UAPD Bike Cop and K9 Officer Share Retirement Party

Two veteran members of the UA Police Department retired Friday after years of service to the department.

Officer Steve Meyer served the department for 43 years, working as one of the department’s primary bicycle cops.

K9 Officer Dingo, a German Shepherd, served the force for six years, 42 in dog years, working with his handler, Cpl. David Nguyen.

UAPD Director Steve Gahagans thinks that Meyer stayed with the department so long because he cared deeply for the UA students he protected, he said.

Officers have to have “a deep-seated love for the UofA and the people you serve” to stay for 43 years, Gahagans said.

Meyer thinks that small positive interactions with students on a day-to-day basis helped keep him encouraged over the years, he said.

Mike Terry, who worked in the UAPD from 1981 to 1998, said that he was persuaded to join UAPD after talking to Meyer in a training course.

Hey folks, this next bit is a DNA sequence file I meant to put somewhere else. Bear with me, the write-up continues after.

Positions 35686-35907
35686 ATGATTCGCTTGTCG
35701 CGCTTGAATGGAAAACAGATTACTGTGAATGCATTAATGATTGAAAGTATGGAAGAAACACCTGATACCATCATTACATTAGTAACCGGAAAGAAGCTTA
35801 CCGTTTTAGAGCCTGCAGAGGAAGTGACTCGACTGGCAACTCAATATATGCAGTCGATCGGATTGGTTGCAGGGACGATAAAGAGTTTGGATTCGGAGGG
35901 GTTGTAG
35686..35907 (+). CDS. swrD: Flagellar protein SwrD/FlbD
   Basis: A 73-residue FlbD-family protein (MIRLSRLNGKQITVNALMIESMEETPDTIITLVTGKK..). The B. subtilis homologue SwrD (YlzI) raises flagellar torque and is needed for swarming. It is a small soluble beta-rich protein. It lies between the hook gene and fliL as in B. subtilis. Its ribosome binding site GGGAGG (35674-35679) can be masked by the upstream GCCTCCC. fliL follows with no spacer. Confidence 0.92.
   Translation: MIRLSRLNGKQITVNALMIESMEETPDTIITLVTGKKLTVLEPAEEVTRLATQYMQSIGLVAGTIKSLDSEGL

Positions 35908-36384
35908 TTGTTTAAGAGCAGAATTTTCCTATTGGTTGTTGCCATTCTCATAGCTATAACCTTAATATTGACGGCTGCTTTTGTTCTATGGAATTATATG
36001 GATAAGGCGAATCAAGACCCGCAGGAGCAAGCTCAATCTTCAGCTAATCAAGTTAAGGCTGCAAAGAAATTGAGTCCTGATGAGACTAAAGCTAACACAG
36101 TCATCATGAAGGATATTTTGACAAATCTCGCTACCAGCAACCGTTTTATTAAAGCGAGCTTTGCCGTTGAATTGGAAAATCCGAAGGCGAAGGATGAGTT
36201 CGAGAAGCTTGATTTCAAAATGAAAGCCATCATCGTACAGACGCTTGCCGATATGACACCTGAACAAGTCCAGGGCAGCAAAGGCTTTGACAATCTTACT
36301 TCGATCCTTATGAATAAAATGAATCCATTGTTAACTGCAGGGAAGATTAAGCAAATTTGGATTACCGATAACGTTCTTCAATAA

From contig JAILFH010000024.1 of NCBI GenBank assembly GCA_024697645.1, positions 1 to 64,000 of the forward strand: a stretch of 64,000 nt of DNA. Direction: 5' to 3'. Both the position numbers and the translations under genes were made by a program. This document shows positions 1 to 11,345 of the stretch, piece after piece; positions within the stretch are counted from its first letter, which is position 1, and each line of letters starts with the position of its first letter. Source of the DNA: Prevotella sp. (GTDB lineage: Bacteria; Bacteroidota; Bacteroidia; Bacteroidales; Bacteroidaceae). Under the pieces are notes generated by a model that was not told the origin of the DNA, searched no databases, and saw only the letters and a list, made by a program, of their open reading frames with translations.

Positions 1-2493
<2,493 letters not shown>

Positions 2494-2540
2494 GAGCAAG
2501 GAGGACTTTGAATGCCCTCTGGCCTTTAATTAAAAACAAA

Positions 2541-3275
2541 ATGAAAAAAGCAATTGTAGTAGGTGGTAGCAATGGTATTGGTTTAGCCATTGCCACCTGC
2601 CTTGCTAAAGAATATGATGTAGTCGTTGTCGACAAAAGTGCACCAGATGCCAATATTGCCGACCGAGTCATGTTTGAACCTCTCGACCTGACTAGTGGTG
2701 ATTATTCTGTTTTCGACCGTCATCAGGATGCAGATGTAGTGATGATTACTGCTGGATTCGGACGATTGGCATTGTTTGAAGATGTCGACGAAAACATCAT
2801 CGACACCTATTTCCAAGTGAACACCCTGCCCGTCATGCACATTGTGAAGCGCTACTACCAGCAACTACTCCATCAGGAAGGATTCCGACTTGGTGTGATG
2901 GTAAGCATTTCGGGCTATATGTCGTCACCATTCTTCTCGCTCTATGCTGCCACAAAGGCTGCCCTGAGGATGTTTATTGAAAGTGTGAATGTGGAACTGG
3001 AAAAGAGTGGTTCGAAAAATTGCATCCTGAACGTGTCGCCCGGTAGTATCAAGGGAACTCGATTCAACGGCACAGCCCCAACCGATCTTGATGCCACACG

“You could tell he loved the UofA by the way he talked about it,” Terry said.

Dingo was trained in Austria to detect narcotics like methamphetamines, cocaine, marijuana and heroin by smell, Nguyen said.

Nguyen was selected as Dingo’s handler and only works with him, he said. When Dingo is not on the job, he lives with Nguyen and his family.

“When he’s at home, we treat him as a pet,” Nguyen said. “We don’t do any training at home.”

Nguyen thinks that Dingo is one of the friendliest dogs UAPD has, and he would often take Dingo around to meet with students, especially during finals, he said. Some students even recognize Dingo around campus.

“They know him as the lovable one, the one they can pet,” Nguyen said.

Nguyen thinks Dingo is still in great physical shape, but UAPD policy is for dogs to retire after seven or eight years of service, he said.

“He’s still young enough to enjoy retired life,” Nguyen said.

Now that he is retired, Dingo will probably just be a lazy house pet, Nguyen said.

UAPD still has four other dogs working for them, Nguyen said. Three of them are trained to detect explosives and one, Ricky, will take over Dingo’s job of narcotics detection.

Meyer will continue to support his former coworkers by delivering refreshments to officers on duty during game day, Gahagans said.

The following two tabs change content below.